The photographs show how a Lesser Spotted Woodpecker’s nest hole in Kent was taken over by a Great Spot.
Martin Garwood tells the story of the hole
‘In mid-March I found a Lesser Spotted Woodpecker excavating a nest hole in a dead Alder close to a pond and stream. I watched it over the next three weeks and by 10 April the bird was getting inside to excavate so it looked almost done.'
'The following day I popped over to see what was happening just in time to find Great Spot there widening the hole.’
‘It was always a bit of an obvious spot on a very exposed part of the tree and I suppose it is better that the Great Spot raided now rather than later when the chicks are there for the taking.’
‘The good news is that on 17 April the male Lesser Spot was watched excavating another hole in the same area.'
’My hunch is that like many other birds they may excavate a number of holes and then the female chooses what suits her needs best.’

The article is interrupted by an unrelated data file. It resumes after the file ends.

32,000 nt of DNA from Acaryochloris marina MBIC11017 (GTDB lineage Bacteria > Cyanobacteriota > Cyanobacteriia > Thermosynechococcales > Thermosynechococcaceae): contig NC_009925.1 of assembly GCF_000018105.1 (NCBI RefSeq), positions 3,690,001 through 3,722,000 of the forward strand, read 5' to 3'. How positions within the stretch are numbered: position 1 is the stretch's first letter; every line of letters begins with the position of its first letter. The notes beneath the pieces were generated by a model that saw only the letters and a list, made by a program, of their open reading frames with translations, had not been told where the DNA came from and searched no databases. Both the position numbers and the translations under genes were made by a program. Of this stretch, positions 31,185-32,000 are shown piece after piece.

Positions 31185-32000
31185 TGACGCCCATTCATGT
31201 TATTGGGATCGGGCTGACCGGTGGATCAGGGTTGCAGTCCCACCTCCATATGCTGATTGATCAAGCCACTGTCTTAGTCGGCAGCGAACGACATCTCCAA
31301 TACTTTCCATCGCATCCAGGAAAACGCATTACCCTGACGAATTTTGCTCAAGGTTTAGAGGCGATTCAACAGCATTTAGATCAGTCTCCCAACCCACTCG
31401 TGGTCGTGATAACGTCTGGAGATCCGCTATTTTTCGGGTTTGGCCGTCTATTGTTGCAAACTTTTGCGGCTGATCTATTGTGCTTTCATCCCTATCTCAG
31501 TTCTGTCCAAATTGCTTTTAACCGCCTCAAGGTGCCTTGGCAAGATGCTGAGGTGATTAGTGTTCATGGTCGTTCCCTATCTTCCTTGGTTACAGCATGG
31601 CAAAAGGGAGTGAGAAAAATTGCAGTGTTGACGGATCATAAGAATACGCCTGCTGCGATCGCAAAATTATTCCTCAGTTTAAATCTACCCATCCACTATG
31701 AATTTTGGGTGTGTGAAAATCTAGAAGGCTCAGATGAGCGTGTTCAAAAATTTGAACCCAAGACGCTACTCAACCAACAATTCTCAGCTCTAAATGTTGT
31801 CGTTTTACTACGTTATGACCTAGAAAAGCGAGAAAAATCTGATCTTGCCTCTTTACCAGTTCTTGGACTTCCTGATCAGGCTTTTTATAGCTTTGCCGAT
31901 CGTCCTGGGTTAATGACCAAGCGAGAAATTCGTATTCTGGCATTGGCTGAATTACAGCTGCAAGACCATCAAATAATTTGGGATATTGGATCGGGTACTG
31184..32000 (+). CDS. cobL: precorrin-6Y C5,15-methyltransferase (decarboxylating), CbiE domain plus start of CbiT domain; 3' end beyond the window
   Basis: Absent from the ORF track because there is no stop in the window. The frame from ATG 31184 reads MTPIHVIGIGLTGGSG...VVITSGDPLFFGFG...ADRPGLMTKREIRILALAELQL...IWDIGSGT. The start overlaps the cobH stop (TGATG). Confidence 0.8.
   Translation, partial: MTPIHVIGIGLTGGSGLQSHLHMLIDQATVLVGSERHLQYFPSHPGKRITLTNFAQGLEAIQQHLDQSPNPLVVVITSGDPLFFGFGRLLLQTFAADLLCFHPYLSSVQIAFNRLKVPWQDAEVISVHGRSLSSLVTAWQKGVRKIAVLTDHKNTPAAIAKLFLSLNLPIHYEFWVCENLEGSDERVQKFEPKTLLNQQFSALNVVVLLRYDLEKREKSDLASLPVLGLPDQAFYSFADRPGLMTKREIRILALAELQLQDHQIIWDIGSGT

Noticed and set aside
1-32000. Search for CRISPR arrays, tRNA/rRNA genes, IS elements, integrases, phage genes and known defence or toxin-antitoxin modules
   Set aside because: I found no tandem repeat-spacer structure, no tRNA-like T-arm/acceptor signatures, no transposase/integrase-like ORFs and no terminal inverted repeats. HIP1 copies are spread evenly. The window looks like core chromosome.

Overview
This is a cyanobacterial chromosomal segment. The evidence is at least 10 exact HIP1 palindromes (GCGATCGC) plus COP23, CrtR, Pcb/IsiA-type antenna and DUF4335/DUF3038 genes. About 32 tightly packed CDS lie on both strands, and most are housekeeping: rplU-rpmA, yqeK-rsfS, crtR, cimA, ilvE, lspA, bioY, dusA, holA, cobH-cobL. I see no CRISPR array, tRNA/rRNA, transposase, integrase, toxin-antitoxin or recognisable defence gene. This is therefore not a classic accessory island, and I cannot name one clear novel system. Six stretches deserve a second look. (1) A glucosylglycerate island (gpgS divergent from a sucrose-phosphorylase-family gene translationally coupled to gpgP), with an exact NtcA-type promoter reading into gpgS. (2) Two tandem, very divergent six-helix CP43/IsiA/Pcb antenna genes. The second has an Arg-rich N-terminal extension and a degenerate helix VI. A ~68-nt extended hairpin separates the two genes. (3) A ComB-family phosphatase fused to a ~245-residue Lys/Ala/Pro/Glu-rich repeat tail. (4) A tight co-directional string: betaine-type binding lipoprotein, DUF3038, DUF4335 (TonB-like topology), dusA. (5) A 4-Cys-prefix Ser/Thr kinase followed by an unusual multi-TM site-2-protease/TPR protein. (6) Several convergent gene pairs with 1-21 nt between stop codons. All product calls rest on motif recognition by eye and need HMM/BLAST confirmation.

This is a set back for the Lesser Spots, they have used up time and energy making the first excavation and have had to start again. Earlier nests are usually more productive. But there is still time for them.
Lesser Spots normally lay their first egg towards the end of April. However last year, 2018, in one very late nest monitored the first egg was laid about 15th May and the young fledged on 21 June.
Please let us know if you find a nest so it can be monitored to gain more understanding of Lesser Spots and their needs.
Many thanks to Martin Garwood for superb observations and photographs.